Chongqing – Gateway to the Yangtze
We arrived in Chongqing too late in the day to do much sightseeing, though we did manage to get a good look at it from the air and on the journey from the airport. What we saw blew us away! The urban area of the city is densely packed with high-rise buildings housing about 8 million people. The entire Chongqing administrative district (the largest in China) contains about 32 million people – twelve million more than the whole of Australia! Part of the reason for its growth lies in its position at the junction of the Yangtze and Jialing rivers, making it a major manufacturing and transport hub. For us particularly, it was the starting point for the Yangtze River cruise which we were about to enjoy. Its size and importance in such a mountainous area and being so far inland made it the obvious choice for the provisional capital of China during WWII, because it was less accessible to enemy attack. The other reason for its size lies with the program initiated during the Qin Dynasty of encouraging immigration from surrounding provinces. And more recently, as a result of the construction of the Three Gorges Dam further downstream, many people were relocated to the city to escape the higher water levels.
Before boarding the ship we had time for a visit to the Huguang Assembly Hall. This is the general name for a whole group of buildings representing the architectural styles of the areas the immigrants came from. The main attractions are the Yu Palace and the Immigration Museum.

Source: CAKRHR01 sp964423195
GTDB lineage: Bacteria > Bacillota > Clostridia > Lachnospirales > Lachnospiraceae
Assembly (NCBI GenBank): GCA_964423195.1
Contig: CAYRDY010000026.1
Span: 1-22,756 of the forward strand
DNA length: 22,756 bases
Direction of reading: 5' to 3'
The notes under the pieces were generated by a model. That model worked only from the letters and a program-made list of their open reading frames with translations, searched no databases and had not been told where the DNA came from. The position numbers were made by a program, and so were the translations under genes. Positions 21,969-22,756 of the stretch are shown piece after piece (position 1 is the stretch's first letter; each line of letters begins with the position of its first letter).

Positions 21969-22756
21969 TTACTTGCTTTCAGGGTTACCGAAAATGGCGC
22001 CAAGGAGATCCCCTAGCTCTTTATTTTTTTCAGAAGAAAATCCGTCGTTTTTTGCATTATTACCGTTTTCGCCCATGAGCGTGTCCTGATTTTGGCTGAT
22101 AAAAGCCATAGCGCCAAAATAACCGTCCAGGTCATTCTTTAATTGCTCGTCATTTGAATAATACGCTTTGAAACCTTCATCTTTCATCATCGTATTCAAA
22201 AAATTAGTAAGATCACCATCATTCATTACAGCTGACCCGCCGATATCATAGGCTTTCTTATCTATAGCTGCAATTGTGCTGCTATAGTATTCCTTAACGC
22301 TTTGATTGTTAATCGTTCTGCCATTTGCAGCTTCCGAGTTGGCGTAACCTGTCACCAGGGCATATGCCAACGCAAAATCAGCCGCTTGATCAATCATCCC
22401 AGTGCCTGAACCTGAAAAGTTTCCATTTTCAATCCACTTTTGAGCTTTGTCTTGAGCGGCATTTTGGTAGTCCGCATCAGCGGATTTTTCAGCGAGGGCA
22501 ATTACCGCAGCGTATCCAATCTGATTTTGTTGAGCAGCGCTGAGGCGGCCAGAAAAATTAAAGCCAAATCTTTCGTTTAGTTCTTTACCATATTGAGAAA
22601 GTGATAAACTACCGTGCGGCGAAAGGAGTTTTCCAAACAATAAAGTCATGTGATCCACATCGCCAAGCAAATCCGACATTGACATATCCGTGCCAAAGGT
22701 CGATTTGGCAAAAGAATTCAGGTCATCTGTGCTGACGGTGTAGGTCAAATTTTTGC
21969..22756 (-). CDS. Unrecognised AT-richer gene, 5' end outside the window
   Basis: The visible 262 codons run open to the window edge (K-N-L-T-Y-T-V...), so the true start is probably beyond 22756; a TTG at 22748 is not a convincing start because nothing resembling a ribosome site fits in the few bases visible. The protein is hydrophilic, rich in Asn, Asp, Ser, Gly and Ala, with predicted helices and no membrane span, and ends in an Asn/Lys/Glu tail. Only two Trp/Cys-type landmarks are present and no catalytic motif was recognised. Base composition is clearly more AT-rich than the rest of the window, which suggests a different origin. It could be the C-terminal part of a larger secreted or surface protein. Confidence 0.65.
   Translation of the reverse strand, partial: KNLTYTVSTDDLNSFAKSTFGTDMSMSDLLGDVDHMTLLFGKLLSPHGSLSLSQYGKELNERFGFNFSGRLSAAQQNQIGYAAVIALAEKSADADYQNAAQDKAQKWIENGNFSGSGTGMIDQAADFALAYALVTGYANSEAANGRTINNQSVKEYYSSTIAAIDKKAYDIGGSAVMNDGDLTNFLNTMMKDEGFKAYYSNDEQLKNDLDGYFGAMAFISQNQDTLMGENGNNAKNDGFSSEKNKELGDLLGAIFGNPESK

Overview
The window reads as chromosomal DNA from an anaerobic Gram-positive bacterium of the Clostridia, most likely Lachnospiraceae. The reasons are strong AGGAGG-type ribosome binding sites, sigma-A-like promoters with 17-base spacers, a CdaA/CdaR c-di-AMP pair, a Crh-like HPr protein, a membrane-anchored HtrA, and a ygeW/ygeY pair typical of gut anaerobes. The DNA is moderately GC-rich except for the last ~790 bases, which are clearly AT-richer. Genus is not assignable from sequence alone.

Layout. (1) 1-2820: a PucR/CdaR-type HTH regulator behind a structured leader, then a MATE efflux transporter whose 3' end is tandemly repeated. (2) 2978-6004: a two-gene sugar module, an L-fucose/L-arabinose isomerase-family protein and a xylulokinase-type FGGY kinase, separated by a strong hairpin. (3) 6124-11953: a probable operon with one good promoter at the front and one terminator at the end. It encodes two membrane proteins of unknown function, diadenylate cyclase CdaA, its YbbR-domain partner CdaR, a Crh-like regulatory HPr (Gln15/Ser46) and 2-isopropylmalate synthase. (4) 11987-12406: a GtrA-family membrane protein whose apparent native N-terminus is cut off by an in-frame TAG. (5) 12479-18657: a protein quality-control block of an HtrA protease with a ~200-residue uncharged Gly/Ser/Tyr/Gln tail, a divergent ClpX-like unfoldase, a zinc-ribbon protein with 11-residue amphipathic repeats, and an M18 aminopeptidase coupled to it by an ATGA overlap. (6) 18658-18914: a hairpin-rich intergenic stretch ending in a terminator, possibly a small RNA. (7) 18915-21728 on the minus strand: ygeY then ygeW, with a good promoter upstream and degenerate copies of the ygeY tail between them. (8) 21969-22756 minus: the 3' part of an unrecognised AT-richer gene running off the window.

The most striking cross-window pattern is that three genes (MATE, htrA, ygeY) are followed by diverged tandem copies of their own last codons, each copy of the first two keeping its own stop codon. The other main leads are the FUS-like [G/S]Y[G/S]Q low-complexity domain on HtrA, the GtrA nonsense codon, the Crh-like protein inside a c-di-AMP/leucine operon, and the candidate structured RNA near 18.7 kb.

The Immigration Museum rooms are filled with artwork and furniture, as well as montages of figures to represent the life of immigrants in the past. The complex also features a temple, a tea house, a gift shop and several stages for Chinese opera performances.
Chongqing is known for its hot and humid weather, with very poor air quality. Due to its massive amounts of smog, Chongqing has been ranked as one of the most polluted cities in the world. As we looked across the river from the port we could faintly see the Chaotianmen Bridge, built in 2009 as the world’s longest arch bridge, which reminded us of the Sydney Harbour Bridge. To further the Sydney allusion, the other major focal point on the confluence of the two rivers is the amazing looking Grand Theatre, completed in 2009. The huge building contains two auditoriums and resembles a mix between the Sydney Opera House and cruise ship – if that is possible!
Because Chongqing is built right on the side of a mountain, accessing our cruise ship was an interesting manoeuvre. Small groups of tourists and their baggage were loaded into carriages on steep rail tracks which allowed them to slowly slide down the gradient until level with the dock.
We were then welcomed aboard by two dancing red dragons!
At night the port area of Chongqing is a fairyland of city lights and the display from the various ships coming and going. The sail-away was one of the most spectacular we have seen.
- China mulls new economic ‘diamond of the west’ (wantchinatimes.com)
- China’s Chongqing cuts carbon permit supply (uk.reuters.com)
- This massive outdoor escalator in China is 10 stories high (businessinsider.com)